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The mechanisms within conventional toilets have not changed much since they were invented, but recently, a new generation of toilets has become available. Pressure-assisted toilets use compressed air to move waste products, rather than relying on gravity to do the work. This means that the bowl is typically cleaned more quickly and thoroughly, using less water.
Traditional, or gravity, toilets work in a very straightforward manner. Water is stored in a tank above the bowl and when the flush lever is pressed, the water is released under the force of gravity into the bowl and the waste is removed. From the outside, pressure-assisted toilets look identical to gravity toilets, but when someone lifts the lid, however, instead of seeing water, he will notice an inner tank.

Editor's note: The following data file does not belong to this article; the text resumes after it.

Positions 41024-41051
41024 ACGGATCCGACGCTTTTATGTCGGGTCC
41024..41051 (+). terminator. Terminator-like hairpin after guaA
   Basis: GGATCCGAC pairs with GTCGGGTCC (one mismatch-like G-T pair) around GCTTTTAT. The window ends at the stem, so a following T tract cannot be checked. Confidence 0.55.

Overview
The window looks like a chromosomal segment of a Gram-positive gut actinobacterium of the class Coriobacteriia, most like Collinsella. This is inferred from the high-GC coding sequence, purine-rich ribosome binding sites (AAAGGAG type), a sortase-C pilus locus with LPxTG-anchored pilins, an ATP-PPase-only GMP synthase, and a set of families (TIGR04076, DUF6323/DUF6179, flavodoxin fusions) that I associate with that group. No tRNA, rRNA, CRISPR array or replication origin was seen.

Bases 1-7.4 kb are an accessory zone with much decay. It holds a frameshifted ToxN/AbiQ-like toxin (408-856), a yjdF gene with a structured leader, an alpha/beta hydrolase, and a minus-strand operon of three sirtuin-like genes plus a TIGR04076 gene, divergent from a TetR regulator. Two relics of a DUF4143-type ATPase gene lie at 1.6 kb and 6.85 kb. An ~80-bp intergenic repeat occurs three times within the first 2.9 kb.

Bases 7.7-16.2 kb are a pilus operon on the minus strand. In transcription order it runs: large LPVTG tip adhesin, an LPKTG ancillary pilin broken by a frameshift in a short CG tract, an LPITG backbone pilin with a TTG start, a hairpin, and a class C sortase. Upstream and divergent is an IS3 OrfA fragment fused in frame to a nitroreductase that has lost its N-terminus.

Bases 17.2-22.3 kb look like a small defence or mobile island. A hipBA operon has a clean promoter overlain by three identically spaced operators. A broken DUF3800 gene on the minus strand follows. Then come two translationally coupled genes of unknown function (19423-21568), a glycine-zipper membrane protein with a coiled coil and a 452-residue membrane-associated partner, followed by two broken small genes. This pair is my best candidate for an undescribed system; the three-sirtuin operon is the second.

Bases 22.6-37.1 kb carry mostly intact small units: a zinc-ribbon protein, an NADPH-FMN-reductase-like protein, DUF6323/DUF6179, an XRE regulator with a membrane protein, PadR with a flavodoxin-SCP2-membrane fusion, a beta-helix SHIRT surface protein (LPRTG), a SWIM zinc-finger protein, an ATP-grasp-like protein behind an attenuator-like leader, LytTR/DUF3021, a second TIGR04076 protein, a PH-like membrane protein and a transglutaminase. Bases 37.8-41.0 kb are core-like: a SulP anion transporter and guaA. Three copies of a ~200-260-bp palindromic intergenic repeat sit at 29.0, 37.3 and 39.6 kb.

The tank is completely sealed; when water is fed from the water line, the air inside the tank gets compressed. When the toilet is flushed, instead of just falling by the force of gravity, the water is forced out with the pressure of the compressed air. This pressurized stream of water cleans all the waste from the bowl much more efficiently than the water from gravity toilets. The pressure in the toilet is created by using the water pressure provided by the water company — no pumps or other devices are used.
Pressure-assisted toilets are more expensive than gravity toilets, but they do a better job of removing waste from the bowl with less water. The first generation were very noisy and some were not very reliable, but most of these hurdles have been overcome.